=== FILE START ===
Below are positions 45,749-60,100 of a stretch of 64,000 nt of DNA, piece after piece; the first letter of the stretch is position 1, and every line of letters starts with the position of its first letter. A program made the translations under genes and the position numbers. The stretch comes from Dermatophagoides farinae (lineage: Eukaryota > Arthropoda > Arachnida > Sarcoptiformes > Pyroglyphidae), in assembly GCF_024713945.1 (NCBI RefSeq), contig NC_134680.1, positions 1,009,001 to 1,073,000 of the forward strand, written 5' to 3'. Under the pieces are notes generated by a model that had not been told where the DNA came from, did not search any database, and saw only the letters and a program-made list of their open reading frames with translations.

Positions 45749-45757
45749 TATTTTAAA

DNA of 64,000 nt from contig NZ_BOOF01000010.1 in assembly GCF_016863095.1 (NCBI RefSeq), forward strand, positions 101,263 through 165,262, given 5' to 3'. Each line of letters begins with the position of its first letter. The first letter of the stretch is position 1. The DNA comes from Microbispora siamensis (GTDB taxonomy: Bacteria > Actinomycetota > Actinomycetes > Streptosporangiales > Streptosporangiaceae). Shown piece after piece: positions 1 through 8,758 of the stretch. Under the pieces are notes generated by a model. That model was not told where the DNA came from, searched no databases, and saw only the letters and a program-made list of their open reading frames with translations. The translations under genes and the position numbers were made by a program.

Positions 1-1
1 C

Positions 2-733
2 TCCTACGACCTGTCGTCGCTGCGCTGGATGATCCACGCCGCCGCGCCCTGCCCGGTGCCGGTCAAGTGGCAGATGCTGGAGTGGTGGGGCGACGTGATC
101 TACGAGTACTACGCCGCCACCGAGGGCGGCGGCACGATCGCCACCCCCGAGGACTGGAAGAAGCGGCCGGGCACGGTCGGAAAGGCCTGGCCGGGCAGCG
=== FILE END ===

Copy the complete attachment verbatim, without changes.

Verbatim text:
Below are positions 45,749-60,100 of a stretch of 64,000 nt of DNA, piece after piece; the first letter of the stretch is position 1, and every line of letters starts with the position of its first letter. A program made the translations under genes and the position numbers. The stretch comes from Dermatophagoides farinae (lineage: Eukaryota > Arthropoda > Arachnida > Sarcoptiformes > Pyroglyphidae), in assembly GCF_024713945.1 (NCBI RefSeq), contig NC_134680.1, positions 1,009,001 to 1,073,000 of the forward strand, written 5' to 3'. Under the pieces are notes generated by a model that had not been told where the DNA came from, did not search any database, and saw only the letters and a program-made list of their open reading frames with translations.

Positions 45749-45757
45749 TATTTTAAA

DNA of 64,000 nt from contig NZ_BOOF01000010.1 in assembly GCF_016863095.1 (NCBI RefSeq), forward strand, positions 101,263 through 165,262, given 5' to 3'. Each line of letters begins with the position of its first letter. The first letter of the stretch is position 1. The DNA comes from Microbispora siamensis (GTDB taxonomy: Bacteria > Actinomycetota > Actinomycetes > Streptosporangiales > Streptosporangiaceae). Shown piece after piece: positions 1 through 8,758 of the stretch. Under the pieces are notes generated by a model. That model was not told where the DNA came from, searched no databases, and saw only the letters and a program-made list of their open reading frames with translations. The translations under genes and the position numbers were made by a program.

Positions 1-1
1 C

Positions 2-733
2 TCCTACGACCTGTCGTCGCTGCGCTGGATGATCCACGCCGCCGCGCCCTGCCCGGTGCCGGTCAAGTGGCAGATGCTGGAGTGGTGGGGCGACGTGATC
101 TACGAGTACTACGCCGCCACCGAGGGCGGCGGCACGATCGCCACCCCCGAGGACTGGAAGAAGCGGCCGGGCACGGTCGGAAAGGCCTGGCCGGGCAGCG